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United Steelworkers union Local 1944 Unit 60, which represents the workers in Vancouver, Richmond, Surrey and Langley, B.C. said Monday that the company had locked out the workers, after the union informed Rogers about its plans to begin rotating strikes on Monday.
“The primary issue is job security, through jurisdictional language. Rogers is looking to expand contractors into those roles which will, we feel lead to the erosion of our members jobs,” Jayson Little, a USW staff representative told BNNBloomberg.ca in an emailed statement on Monday.
A spokesperson for Rogers told BNNBloomberg.ca on Monday that the company has been left with “no choice” but to lock out the workers due to uncertainty.
“Following the union’s notice of rotating strikes and refusal to provide clarity on their job action, we’ve reluctantly taken this step to ensure we can continue to carry out our critical work for our customers without interruption,” Cam Gordon said in an emailed statement.
Little said in a press release from the union Monday that the decision to lock out workers was a “poor way to re-introduce the company back into Western Canada.” He said the decision will impact the union’s members but will also “have damaging impacts on the communities Rogers services.”
“Rogers may say this is in the best interest of their customers, but what’s really in everyone’s best interests is to reach a negotiated settlement by ending the lockout and getting back to the table,” the union said in a written statement.
Central to the dispute are allegations from the union that the company is proposing to increase its use of contractors.
Rogers denies those allegations, and told BNNBloomberg.ca that it presented the union with a proposal that “would grow the units and protect jobs.”
“It’s really disappointing the union responded with a strike notice and is misrepresenting facts. Our team is eager to get back to the table and reach a negotiated settlement that meets the needs of our employees and customers,” spokerperson Gordon said.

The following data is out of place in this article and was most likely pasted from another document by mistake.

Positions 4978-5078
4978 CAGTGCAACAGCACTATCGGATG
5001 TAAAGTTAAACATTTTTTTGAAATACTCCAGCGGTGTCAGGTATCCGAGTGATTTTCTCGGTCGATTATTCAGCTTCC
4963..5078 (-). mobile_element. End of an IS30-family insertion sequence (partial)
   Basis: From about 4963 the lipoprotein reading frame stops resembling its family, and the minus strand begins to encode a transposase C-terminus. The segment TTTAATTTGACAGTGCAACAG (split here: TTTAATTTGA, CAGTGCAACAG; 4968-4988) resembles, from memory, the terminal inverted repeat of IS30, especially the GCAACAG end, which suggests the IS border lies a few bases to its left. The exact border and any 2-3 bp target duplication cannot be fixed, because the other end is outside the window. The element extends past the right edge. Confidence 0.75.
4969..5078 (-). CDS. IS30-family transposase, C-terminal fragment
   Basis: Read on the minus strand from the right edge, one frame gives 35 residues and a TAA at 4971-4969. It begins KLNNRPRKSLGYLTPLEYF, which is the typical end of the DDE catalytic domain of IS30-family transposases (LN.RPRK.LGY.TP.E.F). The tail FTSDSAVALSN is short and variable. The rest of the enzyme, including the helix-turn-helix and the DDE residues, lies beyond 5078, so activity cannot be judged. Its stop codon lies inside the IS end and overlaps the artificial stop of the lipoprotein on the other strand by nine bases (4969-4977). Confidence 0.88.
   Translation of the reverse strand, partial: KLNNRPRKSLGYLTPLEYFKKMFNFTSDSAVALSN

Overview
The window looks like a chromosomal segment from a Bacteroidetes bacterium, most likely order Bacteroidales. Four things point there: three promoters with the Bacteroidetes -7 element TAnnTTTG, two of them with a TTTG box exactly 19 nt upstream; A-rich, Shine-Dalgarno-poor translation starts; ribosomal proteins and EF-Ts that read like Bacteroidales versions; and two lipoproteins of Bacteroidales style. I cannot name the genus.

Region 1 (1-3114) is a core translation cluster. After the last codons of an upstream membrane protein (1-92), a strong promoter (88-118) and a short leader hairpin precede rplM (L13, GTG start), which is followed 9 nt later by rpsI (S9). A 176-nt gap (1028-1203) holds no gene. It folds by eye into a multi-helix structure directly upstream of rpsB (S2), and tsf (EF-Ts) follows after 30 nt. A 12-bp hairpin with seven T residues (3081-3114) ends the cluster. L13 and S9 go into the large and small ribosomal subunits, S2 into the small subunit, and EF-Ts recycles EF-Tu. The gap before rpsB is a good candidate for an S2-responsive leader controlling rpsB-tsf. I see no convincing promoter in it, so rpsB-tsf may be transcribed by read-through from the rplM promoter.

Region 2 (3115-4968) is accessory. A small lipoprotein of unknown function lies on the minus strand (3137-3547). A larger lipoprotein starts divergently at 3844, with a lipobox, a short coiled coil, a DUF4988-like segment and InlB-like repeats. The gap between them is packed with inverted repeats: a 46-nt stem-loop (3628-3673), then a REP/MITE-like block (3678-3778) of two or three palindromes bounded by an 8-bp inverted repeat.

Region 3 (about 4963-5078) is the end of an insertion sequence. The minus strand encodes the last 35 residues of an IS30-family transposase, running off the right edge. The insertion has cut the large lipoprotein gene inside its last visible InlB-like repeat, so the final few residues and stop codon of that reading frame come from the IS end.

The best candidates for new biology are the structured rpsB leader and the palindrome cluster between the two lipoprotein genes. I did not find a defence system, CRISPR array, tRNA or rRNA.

In the strike notice Friday, Little said the union was “disappointed and frustrated” with Rogers’ actions in the bargaining process.
“Our members refuse to accept a deal where they will likely lose their jobs while contractors do the work they perform. The latest offer from Rogers is a shameful attack on our members, their families and the communities Rogers serves,” Little said in the written statement.
Gordon said the union’s assertions that Rogers is proposing to increase its use of contractors are untrue.
“The large majority of the work is done by our employees, and we’re not replacing technicians with contractors or increasing our reliance on contractors,” he said.
Rogers said its offer contains language which would increase the number of installers by just under 10 per cent, as well as “backfill vacated roles with full-time employees, when there is work available.”
“We also have language in our offer to ensure contractors cannot perform any of the work being performed by installers, in the event of any layoffs. This would prevent laying off Installers and contracting out their work,” spokesperson Gordon said.
The 300 technicians are former Shaw technicians who were absorbed by Rogers following the Rogers-Shaw acquisition earlier this year. The group of workers provides support for internet, phone and television services across the B.C. Lower Mainland.
With files from the Canadian Press